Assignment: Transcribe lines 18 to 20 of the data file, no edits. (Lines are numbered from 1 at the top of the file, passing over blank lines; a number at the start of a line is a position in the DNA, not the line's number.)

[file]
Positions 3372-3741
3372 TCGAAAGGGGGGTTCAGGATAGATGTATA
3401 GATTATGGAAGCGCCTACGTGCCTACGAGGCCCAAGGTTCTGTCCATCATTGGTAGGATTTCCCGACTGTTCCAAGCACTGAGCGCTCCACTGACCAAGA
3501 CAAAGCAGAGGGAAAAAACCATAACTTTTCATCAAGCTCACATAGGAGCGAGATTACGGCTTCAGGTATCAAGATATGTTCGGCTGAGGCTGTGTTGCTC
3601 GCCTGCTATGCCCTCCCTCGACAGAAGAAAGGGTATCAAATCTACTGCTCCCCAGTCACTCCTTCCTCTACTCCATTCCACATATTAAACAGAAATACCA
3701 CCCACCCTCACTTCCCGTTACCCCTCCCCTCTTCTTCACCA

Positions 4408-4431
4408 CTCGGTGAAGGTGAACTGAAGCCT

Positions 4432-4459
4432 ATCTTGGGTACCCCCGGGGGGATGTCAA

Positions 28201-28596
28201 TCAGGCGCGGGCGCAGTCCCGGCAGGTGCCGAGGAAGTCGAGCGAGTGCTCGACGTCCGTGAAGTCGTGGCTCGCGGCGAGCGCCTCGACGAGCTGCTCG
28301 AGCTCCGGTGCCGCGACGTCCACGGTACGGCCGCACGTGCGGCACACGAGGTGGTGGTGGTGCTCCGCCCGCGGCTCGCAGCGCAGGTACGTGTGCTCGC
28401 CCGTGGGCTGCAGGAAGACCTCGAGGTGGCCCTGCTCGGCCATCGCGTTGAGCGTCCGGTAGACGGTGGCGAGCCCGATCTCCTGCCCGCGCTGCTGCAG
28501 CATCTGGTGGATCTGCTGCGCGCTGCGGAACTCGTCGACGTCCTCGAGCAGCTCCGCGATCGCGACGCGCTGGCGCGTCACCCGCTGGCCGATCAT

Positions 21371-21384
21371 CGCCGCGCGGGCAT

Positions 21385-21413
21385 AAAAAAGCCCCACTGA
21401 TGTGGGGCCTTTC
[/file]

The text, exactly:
Positions 21385-21413
21385 AAAAAAGCCCCACTGA
21401 TGTGGGGCCTTTC